Lateran

Lateran and Laterano are the shared names of several buildings in Rome. The properties were once owned by the Lateranus family of the Roman Empire. The Laterani lost their properties to Emperor Constantine who gave them to the Catholic Church in 311.[1][2]

Late Baroque façade of the Archbasilica of Saint John Lateran, completed after a competition for the design by Alessandro Galilei in 1735
View showing Archbasilica and Palace
Basilica and Palace - side view

The most famous Lateran buildings are the Lateran Palace, once called the Palace of the Popes, and the Archbasilica of Saint John Lateran, the cathedral of Rome, which although part of Italy is a property of the Holy See, which has extraterritorial privileges as a result of the 1929 Lateran Treaty. As the official ecclesiastical seat of the Pope, Saint John Lateran is the Papal cathedra. The Lateran is Christendom's earliest basilica.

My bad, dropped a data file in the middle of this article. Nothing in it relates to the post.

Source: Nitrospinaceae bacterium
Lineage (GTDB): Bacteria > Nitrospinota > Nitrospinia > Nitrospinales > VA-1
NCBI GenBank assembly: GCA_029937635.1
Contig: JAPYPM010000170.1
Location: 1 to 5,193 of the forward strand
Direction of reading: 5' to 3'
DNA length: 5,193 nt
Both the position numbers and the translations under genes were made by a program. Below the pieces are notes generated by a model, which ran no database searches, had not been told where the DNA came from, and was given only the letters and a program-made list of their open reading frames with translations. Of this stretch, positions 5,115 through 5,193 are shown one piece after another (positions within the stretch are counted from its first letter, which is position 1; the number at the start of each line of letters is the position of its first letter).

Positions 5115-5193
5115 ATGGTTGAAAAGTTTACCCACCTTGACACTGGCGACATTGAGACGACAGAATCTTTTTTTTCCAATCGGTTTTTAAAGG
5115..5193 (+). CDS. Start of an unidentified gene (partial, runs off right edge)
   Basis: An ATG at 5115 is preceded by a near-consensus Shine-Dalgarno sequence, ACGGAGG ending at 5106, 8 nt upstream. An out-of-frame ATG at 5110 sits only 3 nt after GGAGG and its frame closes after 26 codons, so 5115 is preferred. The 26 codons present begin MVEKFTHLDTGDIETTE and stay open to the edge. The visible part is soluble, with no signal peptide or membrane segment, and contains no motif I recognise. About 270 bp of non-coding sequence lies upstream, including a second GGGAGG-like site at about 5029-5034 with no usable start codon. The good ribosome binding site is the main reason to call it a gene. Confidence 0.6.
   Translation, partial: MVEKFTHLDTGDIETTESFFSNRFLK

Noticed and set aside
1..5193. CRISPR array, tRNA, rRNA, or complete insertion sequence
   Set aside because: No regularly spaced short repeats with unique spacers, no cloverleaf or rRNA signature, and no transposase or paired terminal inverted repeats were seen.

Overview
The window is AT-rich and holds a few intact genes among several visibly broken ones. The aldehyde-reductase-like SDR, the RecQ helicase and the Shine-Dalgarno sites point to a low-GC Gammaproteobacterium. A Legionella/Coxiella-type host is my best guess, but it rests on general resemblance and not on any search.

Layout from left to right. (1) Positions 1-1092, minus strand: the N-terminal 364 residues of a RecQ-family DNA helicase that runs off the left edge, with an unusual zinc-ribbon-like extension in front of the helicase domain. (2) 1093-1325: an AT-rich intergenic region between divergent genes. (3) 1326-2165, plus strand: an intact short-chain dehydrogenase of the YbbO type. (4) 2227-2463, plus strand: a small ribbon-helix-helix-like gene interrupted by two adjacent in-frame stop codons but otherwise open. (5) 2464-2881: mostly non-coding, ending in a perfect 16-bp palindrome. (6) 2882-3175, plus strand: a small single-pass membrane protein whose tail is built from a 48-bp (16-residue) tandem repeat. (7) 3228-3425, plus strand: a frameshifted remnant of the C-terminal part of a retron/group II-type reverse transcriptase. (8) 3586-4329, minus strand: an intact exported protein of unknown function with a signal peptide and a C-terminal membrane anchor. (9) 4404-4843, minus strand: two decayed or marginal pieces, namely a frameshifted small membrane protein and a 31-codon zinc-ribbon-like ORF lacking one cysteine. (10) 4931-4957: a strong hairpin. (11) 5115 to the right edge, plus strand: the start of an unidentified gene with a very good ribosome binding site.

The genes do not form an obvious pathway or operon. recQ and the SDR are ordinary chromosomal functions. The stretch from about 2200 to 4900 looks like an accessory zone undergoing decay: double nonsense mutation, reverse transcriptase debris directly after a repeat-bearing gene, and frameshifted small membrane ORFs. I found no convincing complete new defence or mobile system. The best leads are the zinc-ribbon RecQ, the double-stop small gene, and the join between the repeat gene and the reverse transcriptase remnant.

Attached to the basilica is the Lateran Baptistery, one of the oldest in Christendom. Other constituent parts of the Lateran complex are the building of the Scala Sancta with the Sancta Sanctorum and the Triclinium of Pope Leo III.

The Pontifical Lateran University, or simply Lateranum, is one of the pontifical universities of Rome. An ecclesiastical college in the Philippines was named after the Archbasilica of Saint John Lateran, the Colegio de San Juan de Letran, founded in 1620.

ReferencesEdit

  1. ^ Barnes, Arthur. "Saint John Lateran." The Catholic Encyclopedia. Vol. 9. New York: Robert Appleton Company, 1910. 16 Jul. 2014
  2. ^ "CHURCHES OF ROME: CHRISTIANITY'S FIRST CATHEDRAL". www.ewtn.com.

External linksEdit